Report: Notre Dame – USC Series Not in Jeopardy with USC Move to B1G

USC and UCLA shook up the college football world on Thursday with the news that the two long-time Pac 12 cornerstones were moving to the B1G conference in 2024. The move is not expected to impact the Notre Dame – USC rivalry, the longest intersectional rivalry in college football.

There are still some indirect ways that today’s seismic shift in the college football landscape can impact Notre Dame, but at least directly, the Notre Dame – USC rivalry seems safe.

For USC’s schedule, the Trojans should have a bit tougher regular-season experience in the B1G given how bad the Pax 12 has been at football for the last decade. There is not a team in the Pac 12 as strong as Ohio State every year and most of the second-tier B1G programs like Michigan, Penn State, Wisconsin, and Michigan State are better than a lot of the teams that USC is used to seeing in the Pac 12.

It’s unfortunate that COVID-19 forced Notre Dame and USC to take a one-year hiatus from the rivalry breaking the continuous steak it had, but it’s good to know that the rivalry is safe moving forward. Notre Dame and USC play next November 26 in Los Angeles. They’ll play once more after that before USC’s move to the B1G – an October matchup in Notre Dame Stadium in 2023.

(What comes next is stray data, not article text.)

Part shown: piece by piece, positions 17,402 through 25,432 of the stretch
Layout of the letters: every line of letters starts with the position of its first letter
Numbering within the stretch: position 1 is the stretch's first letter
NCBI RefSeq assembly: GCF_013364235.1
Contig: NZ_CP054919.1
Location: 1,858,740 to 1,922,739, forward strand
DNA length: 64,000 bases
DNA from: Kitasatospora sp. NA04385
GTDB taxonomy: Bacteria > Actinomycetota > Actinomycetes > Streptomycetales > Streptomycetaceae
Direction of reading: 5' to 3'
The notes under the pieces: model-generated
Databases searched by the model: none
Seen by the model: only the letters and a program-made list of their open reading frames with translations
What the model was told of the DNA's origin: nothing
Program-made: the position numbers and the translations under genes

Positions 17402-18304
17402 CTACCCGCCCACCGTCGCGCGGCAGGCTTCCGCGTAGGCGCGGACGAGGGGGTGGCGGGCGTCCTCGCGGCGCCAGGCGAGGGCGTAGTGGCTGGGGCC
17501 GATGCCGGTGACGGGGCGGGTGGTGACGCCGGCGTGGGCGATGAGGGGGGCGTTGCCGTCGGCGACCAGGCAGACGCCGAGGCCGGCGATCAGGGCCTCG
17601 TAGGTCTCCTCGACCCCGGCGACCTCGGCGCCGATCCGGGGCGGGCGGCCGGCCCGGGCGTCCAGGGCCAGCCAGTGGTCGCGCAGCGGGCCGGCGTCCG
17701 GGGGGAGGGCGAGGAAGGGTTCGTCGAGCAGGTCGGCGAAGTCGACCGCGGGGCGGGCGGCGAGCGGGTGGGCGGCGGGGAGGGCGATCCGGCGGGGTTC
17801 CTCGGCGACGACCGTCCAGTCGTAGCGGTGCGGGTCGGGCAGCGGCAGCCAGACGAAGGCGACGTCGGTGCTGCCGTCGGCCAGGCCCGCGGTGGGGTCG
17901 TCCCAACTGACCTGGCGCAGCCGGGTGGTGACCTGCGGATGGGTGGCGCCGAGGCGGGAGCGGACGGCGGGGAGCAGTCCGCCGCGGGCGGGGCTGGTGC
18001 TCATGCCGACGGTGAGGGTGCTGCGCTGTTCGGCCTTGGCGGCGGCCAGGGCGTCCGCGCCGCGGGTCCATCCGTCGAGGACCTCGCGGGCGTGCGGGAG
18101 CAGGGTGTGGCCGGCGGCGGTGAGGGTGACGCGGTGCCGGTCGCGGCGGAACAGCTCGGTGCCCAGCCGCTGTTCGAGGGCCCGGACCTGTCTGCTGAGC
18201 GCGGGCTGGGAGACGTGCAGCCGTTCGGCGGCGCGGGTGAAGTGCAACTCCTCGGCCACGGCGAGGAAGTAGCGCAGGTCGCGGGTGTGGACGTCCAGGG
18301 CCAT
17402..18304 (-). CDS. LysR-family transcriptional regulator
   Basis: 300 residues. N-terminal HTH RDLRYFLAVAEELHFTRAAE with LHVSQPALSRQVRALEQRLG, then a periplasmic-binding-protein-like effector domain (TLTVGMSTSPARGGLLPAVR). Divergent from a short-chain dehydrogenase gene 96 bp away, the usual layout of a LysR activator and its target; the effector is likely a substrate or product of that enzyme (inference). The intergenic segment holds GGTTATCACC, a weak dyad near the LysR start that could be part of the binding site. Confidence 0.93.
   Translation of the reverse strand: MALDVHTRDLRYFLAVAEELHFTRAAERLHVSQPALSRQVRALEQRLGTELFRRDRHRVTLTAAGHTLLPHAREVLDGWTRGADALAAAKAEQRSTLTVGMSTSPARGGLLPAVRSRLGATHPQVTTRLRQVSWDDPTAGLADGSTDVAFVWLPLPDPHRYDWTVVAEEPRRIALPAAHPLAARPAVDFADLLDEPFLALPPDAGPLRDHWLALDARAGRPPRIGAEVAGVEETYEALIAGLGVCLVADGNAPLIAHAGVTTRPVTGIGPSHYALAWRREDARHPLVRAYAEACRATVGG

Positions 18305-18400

It will be interesting to see if the bi-annual game at Notre Dame stays in mid-October as has been the tradition in the series. The tradition started as an agreement between the programs so that USC would not have to play a road game in Indiana in late November. Now that USC is moving to the B1G, road games in cold weather venues will be unavoidable. Bring on USC in Notre Dame Stadium in late November with some snow on the ground.

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  1. College sports was once great.
    Now it’s just tax-free pro sports, with affiliation to the ‘university industry’.

    1. Tom Fornelli, lifelong B10 fan, sees what’s going on in “college” football, and is equally sanguine:

      “….With more changes coming by the minute — altering most of what we grew up loving about the sport — college football seems to be college football in name only these days. It’s quickly growing closer to a professional sports league than whatever our ideal of it was a few years ago…”

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